We have all heard at one time or another, whether in a movie or television show, a police officer inform a person of their right to have a lawyer appointed to them if they cannot afford one. As a general rule, the assistance of appointed counsel guaranteed by the Sixth Amendment for criminal matters, applies to civil proceedings, only if the defendant’s personal liberty is at stake (i.e., the penalty could result in incarceration). The question of whether parties are entitled to appointed counsel in domestic violence proceedings (civil proceedings) has been previously raised in New Jersey but not squarely addressed by our Courts. See Crespo v. Crespo, 408 N.J. Super. 25 (App. Div. 2009).
Today, in D.N. v. K.M/K.M v. D.N., the Appellate Division took the onus of deciding this very question. In a reported decision (precedential), the Court concluded that parties to a domestic violence action (both the parties bringing the actions and defending against the actions) are not entitled to appointed counsel from the State, as the entry of a Final Restraining Order (and other related relief) does not result in a “consequence of significant magnitude” to warrant the appoint of a mandatory appointment of counsel. The Court noted that the Prevention of the Domestic Violence Act, unlike the Criminal Code, is designed to remediate behavior and is not punitive in that it does not impose incarceration on those found guilty of domestic violence.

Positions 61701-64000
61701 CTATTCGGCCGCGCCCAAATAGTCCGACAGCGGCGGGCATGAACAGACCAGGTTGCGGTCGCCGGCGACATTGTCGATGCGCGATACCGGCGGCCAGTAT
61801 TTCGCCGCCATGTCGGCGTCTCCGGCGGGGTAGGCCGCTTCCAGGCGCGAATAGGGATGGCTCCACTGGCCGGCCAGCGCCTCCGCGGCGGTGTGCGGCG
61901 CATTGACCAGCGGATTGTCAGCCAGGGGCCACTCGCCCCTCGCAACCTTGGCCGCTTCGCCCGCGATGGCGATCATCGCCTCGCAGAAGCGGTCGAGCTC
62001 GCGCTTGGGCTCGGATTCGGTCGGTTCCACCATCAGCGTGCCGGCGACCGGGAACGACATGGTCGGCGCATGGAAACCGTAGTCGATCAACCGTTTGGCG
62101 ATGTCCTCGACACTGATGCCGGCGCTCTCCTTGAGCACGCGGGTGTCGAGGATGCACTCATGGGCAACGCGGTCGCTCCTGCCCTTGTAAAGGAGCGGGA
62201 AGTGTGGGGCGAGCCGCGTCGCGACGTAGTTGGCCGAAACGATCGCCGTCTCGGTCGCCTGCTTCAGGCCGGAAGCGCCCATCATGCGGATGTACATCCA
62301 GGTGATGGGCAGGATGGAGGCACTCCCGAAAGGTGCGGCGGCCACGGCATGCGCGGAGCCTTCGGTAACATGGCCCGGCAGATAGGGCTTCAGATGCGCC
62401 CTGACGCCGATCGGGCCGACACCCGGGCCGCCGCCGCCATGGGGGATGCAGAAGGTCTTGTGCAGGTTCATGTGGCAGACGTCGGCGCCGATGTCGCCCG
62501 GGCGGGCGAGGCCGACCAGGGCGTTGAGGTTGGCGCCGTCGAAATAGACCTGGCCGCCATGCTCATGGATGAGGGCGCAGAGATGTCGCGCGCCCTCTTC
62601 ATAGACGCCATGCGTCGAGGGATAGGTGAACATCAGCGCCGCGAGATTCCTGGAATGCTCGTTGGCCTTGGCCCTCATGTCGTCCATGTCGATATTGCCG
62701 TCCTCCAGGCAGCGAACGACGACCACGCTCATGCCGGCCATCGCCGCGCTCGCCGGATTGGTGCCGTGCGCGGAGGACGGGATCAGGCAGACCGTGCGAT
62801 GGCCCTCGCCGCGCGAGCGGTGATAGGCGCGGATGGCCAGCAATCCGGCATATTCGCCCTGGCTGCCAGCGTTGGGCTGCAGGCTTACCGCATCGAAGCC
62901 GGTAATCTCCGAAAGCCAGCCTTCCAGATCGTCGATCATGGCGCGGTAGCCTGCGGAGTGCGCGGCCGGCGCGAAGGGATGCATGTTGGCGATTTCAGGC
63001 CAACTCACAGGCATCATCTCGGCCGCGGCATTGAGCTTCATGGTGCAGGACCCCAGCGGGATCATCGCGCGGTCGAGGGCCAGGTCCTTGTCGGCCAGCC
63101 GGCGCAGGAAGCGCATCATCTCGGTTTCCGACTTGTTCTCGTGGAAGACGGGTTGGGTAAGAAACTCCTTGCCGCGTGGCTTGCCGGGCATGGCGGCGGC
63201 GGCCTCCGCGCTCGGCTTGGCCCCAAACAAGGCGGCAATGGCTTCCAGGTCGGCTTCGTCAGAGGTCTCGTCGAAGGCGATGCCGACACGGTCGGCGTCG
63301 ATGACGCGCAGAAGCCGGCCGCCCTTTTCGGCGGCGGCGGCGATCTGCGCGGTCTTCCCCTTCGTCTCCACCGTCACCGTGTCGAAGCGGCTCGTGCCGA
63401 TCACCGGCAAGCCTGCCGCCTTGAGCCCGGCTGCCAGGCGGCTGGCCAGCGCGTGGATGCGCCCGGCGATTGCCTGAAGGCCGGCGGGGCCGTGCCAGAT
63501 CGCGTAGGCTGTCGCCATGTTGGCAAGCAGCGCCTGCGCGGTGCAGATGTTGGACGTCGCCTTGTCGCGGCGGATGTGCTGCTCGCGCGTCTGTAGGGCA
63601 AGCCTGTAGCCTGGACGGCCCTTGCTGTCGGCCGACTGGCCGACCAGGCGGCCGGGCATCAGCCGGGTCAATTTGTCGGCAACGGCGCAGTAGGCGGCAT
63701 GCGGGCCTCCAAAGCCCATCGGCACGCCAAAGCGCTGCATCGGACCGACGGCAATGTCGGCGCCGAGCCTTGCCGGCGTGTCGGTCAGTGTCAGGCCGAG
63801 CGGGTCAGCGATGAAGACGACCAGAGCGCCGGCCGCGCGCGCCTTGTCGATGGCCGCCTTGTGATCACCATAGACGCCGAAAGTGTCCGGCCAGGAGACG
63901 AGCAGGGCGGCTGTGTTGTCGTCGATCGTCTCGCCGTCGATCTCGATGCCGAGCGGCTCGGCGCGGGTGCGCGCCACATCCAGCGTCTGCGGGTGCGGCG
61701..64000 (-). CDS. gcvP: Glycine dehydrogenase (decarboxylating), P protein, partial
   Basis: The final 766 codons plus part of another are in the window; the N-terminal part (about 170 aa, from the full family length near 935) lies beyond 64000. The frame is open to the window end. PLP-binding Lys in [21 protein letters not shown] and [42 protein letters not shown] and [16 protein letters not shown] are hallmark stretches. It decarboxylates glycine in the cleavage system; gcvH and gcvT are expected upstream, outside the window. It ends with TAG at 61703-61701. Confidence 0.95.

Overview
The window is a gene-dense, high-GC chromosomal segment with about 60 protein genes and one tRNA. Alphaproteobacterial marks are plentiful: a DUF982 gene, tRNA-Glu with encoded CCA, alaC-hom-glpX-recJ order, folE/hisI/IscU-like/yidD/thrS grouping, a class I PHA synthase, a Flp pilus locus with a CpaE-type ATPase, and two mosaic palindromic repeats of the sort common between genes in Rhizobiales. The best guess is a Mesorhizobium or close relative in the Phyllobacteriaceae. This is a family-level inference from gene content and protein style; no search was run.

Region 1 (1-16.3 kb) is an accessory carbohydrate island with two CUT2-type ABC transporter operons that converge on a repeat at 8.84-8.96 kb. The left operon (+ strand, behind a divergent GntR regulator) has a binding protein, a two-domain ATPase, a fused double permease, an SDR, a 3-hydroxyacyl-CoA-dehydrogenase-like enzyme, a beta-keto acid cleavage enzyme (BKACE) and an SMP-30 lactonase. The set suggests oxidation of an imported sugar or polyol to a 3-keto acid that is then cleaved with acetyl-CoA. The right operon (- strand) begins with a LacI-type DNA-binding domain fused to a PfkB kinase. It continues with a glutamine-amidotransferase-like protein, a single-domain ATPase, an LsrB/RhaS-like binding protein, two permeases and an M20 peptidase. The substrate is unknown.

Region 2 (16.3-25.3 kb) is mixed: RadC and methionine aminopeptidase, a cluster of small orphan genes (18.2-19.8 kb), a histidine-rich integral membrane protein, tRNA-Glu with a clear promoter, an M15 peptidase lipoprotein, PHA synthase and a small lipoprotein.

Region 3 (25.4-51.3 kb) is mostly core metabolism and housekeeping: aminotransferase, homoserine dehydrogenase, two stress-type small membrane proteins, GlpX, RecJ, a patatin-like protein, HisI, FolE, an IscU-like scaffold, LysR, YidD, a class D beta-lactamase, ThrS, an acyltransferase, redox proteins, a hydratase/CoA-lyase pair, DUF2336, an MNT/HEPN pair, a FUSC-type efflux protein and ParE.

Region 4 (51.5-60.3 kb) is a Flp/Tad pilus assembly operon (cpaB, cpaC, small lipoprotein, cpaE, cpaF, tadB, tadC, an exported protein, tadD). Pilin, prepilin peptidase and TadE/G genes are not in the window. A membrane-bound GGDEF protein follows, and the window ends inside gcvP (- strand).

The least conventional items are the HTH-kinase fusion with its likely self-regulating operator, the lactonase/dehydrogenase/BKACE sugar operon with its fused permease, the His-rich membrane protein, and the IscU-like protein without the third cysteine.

Although incarceration may not be a penalty of domestic violence, there are still serious consequences to those found guilty of domestic violence, which include having your fingerprints and photograph taken to be included in a statewide registry. Other possible consequences include some or all of the following:
(1) being restrained from all contact and communication with the victim or members of the
victim’s family, N.J.S.A. 2C:25-29b(6), (7);
(2) a modification of parenting time, N.J.S.A. 2C:25-29b(3);
(3) a restriction on the right to purchase or possess firearms, N.J.S.A. 2C:25-29b;
(4) being permanently remove the defendant from the marital residence, N.J.S.A. 2C:25-29b(2);
(5) being required to complete various counseling programs, N.J.S.A. 2C:25-29b(5); and
(6) paying civil penalties of at least $50.00, but not to exceed $500.00 N.J.S.A. 2C:25-29.1.
Based on the severity of the foregoing consequences, it is essential that when facing a domestic violence charge, you consult with an experienced attorney who can educate you. You may not be entitled to appointed counsel from the state, but consulting with an experienced attorney may be the best investment you ever make.
Lauren E. Koster is an associate in Fox Rothschild LLP’s Family Law Practice Group. Lauren practices in the firm’s Princeton, New Jersey office and can be reached at (609) 844-3027 or email@example.com.